Wednesday, July 17, 2013

Kerberos, LDAP and NFS

Recently I took a project to setup a SSO (Single Sign On) System for a small lab. We had a set of 25 computers, each with the following configuration:
  • i3 processors (two cores)
  • 500 GB HDD
  • 4GB RAM
We had to install Fedora 19 in each of these machines, along with some standard softwares.

The Incremental Model:

1st architecture:

1 Server, the master server, who shall be thus referred to as (cnl stands for computer networks lab, for the more inquisitive readers). is the realm/ring that we label all the computers in the lab with.

Day 1:

Setting up Server, DHCP Hostname.
  1. We setup a single server, a Debian OS. (We do that because of an innate bias towards Debian OS, also due to over familiarity with using Ubuntu. :P)
  2. We configure the servers dhcp client name (Note that all the machines in the lab are dhcp clients, including our Kerberos server, LDAP Server). for this we need to make changes in /etc/hosts file.
  3. We decide to name the realm . (A better extension would have been cnl.lab, but that is something we are going to ignore).
  4. Hence the name assigned to the server ends with The hostname is now (This can be checked using the command hostname -f )

Setting up the Kerberos Server.
I followed this to setup the Kerberos Server. Its pretty much self explanatory. Few changes :

  1. During installation of krb5-admin-server ,  there are a few default realm names, passwords, and principal users that are asked for. They are also self explanatory, just keep in mind to end the hostname with
  2. My /etc/krb5.conf file looks like this: 

kdc =
admin_server =
default_domain =

[domain_realm] = CNL.NET

default_realm = CNL.NET
dns_lookup_realm = false
dns_lookup_kdc = false

profile = /etc/krb5kdc/kdc.conf

default = FILE:/var/log/kerberos/krb5libs.log
kdc = FILE:/var/log/kerberos/krb5kdc.log
admin_server = FILE:/var/log/kerberos/kadmind.log

Kerberos Architecture defines AS and TGS as two separate entities. In our setup, they are the same host :

Troubleshooting and Testing The server:

principal :  any identity that asks for a ticket is called a principal [READ THIS]. For our usage, we setup the following principals.

  1. harshal/
format of a principal:


Note that for shehbaz, the default non-admin instance is taken.

some useful krb server commands:

server# kadmin -p krbadmin/admin
kadmin: listprincs
kadmin: addprinc root/admin
kadmin: addprinc shehbaz
Kerberos testing

Create ticket
server# kinit shehbaz Password for shehbaz@CNL.NET:
Verify ticket

server# klist
# klist Ticket cache: FILE:/tmp/krb5cc_0 Default principal: shehbaz@CNL.NET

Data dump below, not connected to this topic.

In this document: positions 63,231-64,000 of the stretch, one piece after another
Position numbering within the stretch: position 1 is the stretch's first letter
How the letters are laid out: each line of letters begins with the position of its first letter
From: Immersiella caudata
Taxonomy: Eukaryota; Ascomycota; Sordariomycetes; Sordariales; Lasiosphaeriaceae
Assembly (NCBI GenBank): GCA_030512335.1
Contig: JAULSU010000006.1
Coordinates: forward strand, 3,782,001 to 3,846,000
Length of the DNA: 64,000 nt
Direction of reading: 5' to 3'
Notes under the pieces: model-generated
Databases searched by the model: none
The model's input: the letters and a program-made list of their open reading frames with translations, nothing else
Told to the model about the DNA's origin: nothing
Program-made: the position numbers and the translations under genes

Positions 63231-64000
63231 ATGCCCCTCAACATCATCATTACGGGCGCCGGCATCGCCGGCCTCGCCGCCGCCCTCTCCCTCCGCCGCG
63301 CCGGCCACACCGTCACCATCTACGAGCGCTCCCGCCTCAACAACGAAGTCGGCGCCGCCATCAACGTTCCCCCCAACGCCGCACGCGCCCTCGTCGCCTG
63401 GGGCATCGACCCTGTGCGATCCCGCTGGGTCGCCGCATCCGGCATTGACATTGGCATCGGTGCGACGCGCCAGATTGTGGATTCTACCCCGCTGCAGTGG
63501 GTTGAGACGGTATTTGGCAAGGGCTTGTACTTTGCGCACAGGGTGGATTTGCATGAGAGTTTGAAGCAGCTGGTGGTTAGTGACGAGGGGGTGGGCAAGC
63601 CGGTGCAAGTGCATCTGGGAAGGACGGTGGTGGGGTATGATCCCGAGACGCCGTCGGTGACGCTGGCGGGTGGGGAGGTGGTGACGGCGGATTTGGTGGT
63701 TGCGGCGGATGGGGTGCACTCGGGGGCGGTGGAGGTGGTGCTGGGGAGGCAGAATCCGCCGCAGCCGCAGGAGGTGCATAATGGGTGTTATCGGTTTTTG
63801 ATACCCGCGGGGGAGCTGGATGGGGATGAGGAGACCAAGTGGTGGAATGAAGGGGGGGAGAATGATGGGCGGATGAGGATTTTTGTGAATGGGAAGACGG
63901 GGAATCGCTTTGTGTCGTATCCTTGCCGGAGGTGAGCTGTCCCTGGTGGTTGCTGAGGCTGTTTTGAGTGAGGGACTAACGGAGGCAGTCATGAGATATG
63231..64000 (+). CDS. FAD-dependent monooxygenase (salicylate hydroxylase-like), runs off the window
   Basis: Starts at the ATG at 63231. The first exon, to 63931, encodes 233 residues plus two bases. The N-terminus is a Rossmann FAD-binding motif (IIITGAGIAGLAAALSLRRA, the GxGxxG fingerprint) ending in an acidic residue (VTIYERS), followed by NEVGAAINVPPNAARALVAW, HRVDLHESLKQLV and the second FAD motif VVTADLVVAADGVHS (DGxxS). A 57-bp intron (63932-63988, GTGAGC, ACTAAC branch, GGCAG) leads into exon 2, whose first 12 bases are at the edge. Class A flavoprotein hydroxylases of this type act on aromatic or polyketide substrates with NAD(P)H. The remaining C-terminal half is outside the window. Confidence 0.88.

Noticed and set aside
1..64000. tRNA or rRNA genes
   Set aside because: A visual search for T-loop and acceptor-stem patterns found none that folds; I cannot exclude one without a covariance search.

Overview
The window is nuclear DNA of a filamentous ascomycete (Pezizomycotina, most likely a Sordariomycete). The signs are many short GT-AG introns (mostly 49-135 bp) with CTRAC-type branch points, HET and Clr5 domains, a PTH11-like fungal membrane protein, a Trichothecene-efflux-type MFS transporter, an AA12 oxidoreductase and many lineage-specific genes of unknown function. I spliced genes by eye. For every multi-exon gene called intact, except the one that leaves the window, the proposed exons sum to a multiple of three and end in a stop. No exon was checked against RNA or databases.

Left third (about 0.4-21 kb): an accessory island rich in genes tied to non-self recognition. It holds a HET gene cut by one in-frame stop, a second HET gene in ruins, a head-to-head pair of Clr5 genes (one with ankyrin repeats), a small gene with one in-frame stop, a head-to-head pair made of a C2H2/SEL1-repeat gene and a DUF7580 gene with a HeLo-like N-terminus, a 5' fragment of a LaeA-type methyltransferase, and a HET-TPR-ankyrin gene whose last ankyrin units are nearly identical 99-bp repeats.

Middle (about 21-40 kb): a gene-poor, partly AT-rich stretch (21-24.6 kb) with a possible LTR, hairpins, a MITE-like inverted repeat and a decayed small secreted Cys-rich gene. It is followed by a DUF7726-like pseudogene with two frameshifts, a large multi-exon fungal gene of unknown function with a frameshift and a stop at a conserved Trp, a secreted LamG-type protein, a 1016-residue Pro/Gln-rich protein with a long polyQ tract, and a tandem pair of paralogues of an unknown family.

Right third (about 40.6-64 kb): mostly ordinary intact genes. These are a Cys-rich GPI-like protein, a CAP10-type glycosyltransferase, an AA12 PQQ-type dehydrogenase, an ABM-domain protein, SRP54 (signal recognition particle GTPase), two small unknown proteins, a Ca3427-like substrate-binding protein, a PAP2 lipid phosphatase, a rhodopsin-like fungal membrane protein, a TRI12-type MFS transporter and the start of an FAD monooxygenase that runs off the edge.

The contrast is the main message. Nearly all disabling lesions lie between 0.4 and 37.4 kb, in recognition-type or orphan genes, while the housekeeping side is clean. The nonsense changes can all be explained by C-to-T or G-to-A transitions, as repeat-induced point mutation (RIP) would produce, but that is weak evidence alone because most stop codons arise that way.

Valid starting Expires Service principal 09/01/11 00:56:58 09/01/11 10:56:58 krbtgt/CNL.NET@CNL.NET renew until 09/02/11 00:56:53

Day 2

1. Options to install Fedora on the Client Machine are here.
2. copy the /etc/krb.conf file from the server to the client machine.

Installing Kerberos clients for Debian and Fedora

Setting up LDAP

Running into a lot of issues right now. Messed up slapd configuration files. restoration took a lot of effort.
[TODO] Read up on ldap before trying to configure it.

Day 3 

Continuing with LDAP. Reading this and this to configure LDAP.

LDAP terminologies given here                         

Day 4

Sweet Success!! :D

After a lot of reading, understood a bit of LDAP structure. Refer this this and this for a more detailed understanding.

Heres are some interesting things that one should know:
  1. LDAP is basically a database in the form of a tree, just like a phonebook or yellow-pages.
  2. It is a database structure optimized for reads rather than writes, so you basically make lots of searches and less number of additions/deletions/modifications. 
  3. Three things: schema , objectclass , attributes :
    schema is the template on which the entries (actual physical elements of the database are configured). these are located in /etc/ldap/schema folder. these are of three types : structural, abstract, and auxillary.
    objectclass is a label on the schema. first node in the tree is top. other objectclasses inherit top and have other child objectclasses.
    attributes are properties of the objectclass, some are mandatory, while others are optional.                        
  4. Main operations performed on an ldap database ldapadd, ldapsearch, ldapmodify.
  1. There are a lot of objectclasses already available (defined in ldap), like person, organization etc.
  2. slapd.conf is outdated, now they use OLC (Online control) (cn=config) file for ldap support. Though support for slapd.conf is still supported.

ldapadd -H ldap:// -x -D "cn=admin,dc=cnl,dc=net" -f demo.ldif -w <password>

My sample demo.ldif file:

dn: ou=admin,dc=cnl,dc=net
objectclass: organizationalUnit
ou: admin

dn: ou=student,dc=cnl,dc=net
objectclass: top
objectclass: organizationalUnit
ou: student

dn: cn=harshal,ou=admin,dc=cnl,dc=net
objectclass: top
objectclass: person
objectclass: organizationalPerson
sn: Muknak
cn: Harshal Muknak
ou: admin

dn: cn=shehbaz,ou=student,dc=cnl,dc=net
objectclass: top
objectclass: person
objectclass: organizationalPerson
sn: Jaffer
cn: Shehbaz Jaffer
ou: student

NOTE that I did not have to add any schema definitions for creating the ldap directory structure (i.e. adding objectclass). I have used inbuilt schemas like person and organizationalUnit.

For LDAP Clients, on Fedora use this.


Day 6

Setting up NFSv4.

/etc/exports file:

/media/student        *(rw,nohide,no_root_squash,no_subtree_check,sync,fsid=0)

mount command:

sudo mount -v -t nfs4 /home/student

alternatively, for mounting on boot, add this to the end of /etc/fstab of the client: /home/students nfs4 defaults       0 0

Note that the ip mentioned is the server IP. We mounted the whole '/' directory, however, only /media/student (the mountable directory on the server) gets mounted.

Follow the above statements as-is, or you will get lots of issues (No route to host etc).